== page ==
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  #11  
Old 11th June 2006, 14:42
Franek Grabowski Franek Grabowski is offline
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Re: Spitfire P7350

Stig
Just check my previous post.
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  #12  
Old 11th June 2006, 23:12
Christer Bergström Christer Bergström is offline
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Re: Spitfire P7350

Stig, many thanks for your input.

However, circumstances show that it hardly is as simple as a confusion between P7350 (which is the damaged aircraft which still flies today) and P7325 in the sense that martel flew P7325 instead. Martel was hit in the left leg by shrapnel, and landed his damaged aircraft and it was repaired.

This could have been P7350 (as "Then & Now Vol. V" and "The Greatest Squadron of Them All" claim), but definitely not P7325, since that one became a write-off after the incident on 25 October.

Or does Gretzyngier actually claim that P7325 was repaired? If so, it would be very interesting to learn what Gretzyngier has to say about the final fate of P7325? How long did P7325 continue to serve after 25 October 1940? On which date was it finally lost or scrapped? Is there any other source which mentions the existence of P7325 after 25 October 1940?

Here are two other boards where this sunbject is discussed, apparently without coming to any definite conclusion:

http://disc.server.com/Indices/105008.html

http://forum.keypublishing.co.uk/sho...ighlight=p7350

I don't have access to Martel's logbook, and not either to 603 Sqn's ORB, but on the latter forum, "Voytech" claims that "According to his personal Flying Log Book, Ludwik Martel has not flown P7350, unfortunately. P7359 XT-Q was his usual mount between November 1940 and January 1941, and he also flew P7550 XT-W and P7750 XT-L."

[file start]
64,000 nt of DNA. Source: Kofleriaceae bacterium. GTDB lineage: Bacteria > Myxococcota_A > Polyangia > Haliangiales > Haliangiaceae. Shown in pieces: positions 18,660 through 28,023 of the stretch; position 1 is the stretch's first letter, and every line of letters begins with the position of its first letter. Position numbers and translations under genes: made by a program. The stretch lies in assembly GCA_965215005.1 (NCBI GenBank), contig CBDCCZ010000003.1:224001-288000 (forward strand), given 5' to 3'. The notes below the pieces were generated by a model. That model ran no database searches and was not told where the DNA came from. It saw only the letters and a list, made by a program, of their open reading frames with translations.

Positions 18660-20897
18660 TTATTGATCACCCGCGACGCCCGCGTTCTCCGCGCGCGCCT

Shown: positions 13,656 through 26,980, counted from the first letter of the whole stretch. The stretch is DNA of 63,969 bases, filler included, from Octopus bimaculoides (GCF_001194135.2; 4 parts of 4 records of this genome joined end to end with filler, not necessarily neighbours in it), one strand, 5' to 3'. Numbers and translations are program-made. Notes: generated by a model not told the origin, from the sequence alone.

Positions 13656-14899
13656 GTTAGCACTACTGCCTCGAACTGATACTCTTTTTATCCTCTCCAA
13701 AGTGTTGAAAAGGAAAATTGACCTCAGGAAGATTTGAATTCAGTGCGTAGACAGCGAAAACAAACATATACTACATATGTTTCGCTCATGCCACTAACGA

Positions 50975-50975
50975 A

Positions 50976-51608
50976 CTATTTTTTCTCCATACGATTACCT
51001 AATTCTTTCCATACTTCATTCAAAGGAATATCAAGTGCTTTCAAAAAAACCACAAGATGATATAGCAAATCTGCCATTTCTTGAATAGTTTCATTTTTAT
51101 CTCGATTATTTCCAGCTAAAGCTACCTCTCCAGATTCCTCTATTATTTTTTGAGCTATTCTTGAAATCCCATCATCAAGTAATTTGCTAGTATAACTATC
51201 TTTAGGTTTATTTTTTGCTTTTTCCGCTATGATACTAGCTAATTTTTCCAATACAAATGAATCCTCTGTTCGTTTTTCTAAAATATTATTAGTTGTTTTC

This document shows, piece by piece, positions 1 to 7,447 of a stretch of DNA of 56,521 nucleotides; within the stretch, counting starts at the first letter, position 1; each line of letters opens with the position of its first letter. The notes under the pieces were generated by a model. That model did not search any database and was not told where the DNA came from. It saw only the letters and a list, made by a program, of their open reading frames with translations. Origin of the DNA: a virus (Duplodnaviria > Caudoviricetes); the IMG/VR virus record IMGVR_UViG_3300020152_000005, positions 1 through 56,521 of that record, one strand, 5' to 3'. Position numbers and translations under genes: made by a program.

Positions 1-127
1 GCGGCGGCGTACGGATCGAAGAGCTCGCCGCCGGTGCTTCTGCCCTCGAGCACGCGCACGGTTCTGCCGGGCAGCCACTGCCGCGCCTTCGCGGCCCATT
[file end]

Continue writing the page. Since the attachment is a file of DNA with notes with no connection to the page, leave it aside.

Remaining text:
Unfortunately, "Voytech" doesn't mention if the serial number of the aircraft in which Martel force-landed on 25 Oct 1940 is mentioned in Martel's logbook. (May we interprete the absence of such a mentioning as a hint that no such note exists in Martel's logbook?)

There are scores of examples of writing errors in logbooks. So maybe the answer is that Martel or the clerk who made the notes in Martel's logbook simply made the error of writing P7550 or P7750 instead of P7350 for 25 October 1940?

Or maybe there was a third Spitfire in No. 603 Sqn which received battle damage on 25 October 1940 - unknown to all previous books and publications? No, that is not likely.

As it stands right now, the most probable conclusion is that there is an error in Martel's logbook, and that he indeed flew P7350 on 25 October 1940.

(A reasonable question is why this is so interesting. The answer is that P7350 is the oldest Spitfire in the world, and it still is flying. Thus it is interesting to know its history.)
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Last edited by Christer Bergström; 12th June 2006 at 06:30.
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  #13  
Old 12th June 2006, 00:41
Franek Grabowski Franek Grabowski is offline